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In search of a mate – Drone Congregation Areas – Part 1

Gone fishing in a Drone Congregation Area.

Gone fishing in a Drone Congregation Area. (The black dots are drones!)

I’ve always been fascinated by the existence of Drone Congregation Areas (DCA) — those special zones where honeybee Queens go to mate.

Humans have bars, clubs, churches and all sorts of venues. Honeybees have Drone Congregation Areas – somewhat mysterious locations in the landscape that are hard to define.

A Queen leaves the hive only a very few times in her life, so how does she know where to go to meet up with drones?

The drones leave daily in good summer weather, but how do they know where to gather? Their previous season’s brothers are long since deceased, so there is no family folklore to follow.

The research on Drone Congregation Areas (DCAs) is still in its relatively early stages, but a new book Mating Biology of Honey Bees provides fascinating insights. It helped in my search.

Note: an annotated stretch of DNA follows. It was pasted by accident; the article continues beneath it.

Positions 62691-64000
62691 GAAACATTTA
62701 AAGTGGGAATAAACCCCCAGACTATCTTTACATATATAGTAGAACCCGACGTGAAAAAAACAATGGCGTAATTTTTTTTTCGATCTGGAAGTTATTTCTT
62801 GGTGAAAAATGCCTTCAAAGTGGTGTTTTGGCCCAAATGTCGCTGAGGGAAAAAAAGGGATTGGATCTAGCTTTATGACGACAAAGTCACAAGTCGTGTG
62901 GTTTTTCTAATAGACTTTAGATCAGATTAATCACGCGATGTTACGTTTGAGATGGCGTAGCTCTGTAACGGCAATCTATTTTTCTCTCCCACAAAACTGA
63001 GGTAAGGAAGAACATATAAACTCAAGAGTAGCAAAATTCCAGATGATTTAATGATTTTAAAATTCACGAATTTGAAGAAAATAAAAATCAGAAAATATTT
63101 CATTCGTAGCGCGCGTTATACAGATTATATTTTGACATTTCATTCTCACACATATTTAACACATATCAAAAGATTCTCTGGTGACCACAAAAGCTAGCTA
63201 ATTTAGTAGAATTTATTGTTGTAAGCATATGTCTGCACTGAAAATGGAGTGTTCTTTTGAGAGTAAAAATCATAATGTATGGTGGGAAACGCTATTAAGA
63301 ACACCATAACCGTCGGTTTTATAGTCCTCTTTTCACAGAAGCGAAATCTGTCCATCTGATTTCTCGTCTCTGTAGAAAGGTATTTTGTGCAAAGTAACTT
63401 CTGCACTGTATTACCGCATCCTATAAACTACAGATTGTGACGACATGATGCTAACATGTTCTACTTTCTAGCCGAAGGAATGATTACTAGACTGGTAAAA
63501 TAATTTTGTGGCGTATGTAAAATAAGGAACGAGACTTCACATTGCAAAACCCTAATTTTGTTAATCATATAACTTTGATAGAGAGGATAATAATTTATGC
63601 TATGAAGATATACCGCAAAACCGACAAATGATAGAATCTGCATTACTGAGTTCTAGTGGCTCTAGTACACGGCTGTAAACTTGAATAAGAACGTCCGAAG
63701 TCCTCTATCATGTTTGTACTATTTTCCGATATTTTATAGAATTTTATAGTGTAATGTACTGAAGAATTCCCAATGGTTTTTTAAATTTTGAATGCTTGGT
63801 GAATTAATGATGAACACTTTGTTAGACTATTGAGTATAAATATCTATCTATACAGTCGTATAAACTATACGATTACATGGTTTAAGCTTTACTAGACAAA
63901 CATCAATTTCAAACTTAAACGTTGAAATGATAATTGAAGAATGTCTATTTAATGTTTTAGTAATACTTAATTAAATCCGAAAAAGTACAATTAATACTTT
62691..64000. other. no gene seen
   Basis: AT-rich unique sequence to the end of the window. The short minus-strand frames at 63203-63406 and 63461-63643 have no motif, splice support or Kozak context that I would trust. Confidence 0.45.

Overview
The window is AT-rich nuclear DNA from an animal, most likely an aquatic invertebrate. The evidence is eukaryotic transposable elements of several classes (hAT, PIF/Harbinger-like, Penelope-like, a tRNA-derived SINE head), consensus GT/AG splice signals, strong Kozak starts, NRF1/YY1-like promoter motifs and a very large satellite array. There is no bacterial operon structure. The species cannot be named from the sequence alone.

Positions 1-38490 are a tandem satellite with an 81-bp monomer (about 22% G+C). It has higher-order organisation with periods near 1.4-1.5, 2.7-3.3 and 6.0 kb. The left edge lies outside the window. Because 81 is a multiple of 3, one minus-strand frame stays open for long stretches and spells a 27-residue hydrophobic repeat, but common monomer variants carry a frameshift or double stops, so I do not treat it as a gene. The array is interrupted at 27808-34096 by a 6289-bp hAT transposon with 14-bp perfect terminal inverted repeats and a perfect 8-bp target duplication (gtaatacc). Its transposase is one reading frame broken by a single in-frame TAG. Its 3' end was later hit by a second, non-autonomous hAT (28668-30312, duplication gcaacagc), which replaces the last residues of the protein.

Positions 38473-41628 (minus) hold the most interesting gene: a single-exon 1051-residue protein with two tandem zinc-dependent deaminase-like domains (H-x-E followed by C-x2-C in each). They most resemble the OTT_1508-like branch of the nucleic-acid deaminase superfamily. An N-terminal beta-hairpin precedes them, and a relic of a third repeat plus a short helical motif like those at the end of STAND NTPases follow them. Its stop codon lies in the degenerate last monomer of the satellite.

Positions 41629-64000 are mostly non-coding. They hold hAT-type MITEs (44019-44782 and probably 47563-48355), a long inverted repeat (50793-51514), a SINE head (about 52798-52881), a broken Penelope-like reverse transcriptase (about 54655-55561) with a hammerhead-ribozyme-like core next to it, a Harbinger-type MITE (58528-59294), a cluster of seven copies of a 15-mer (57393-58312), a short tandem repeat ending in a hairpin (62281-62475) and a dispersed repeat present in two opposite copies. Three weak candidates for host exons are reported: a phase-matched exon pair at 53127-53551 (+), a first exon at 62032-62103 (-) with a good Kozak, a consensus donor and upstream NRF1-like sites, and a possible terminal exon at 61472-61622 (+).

Here was my experience last Saturday in Hampshire, in southern England:

I acquired some queen pheromone, an extra-long fishing rod and on a warm sunny afternoon set off from one of my apiaries (like a demented soul) with a fishing rod and lure pointing skyward. (But not so demented as to be careless around power lines.)

Half an hour of walking produced no reaction from anything. So I returned to the apiary and put the lure at the entrance of one hive. Still there was no reaction whatsoever! I was beginning to doubt the lure.

I set off along a path in the opposite direction heading for what I interpreted from the literature might be a potential zone, in a dip in the horizon.

As I walked down a slope towards the dip, I started to hear buzzing. I walked further down and it disappeared. So I returned up the slope and so did the buzzing. Then the drones started to be attracted to the lure. Success!

I was amazed to be so lucky on my first outing. The DCA seemed quite clearly defined occupying an approximate circle of about 75 metres diameter. There were quite clear boundaries where the drones seemed to disappear — at the top of the slope, where it levelled off and bordered a small woodland, and as the slope approached the bottom, again lined by trees. Across the slope there appeared to be quite clear limits too.

The second outing yesterday proved even more dramatic. More in Part 2 now online.

Turlough
Vita’s Guest Beekeeper Blogger

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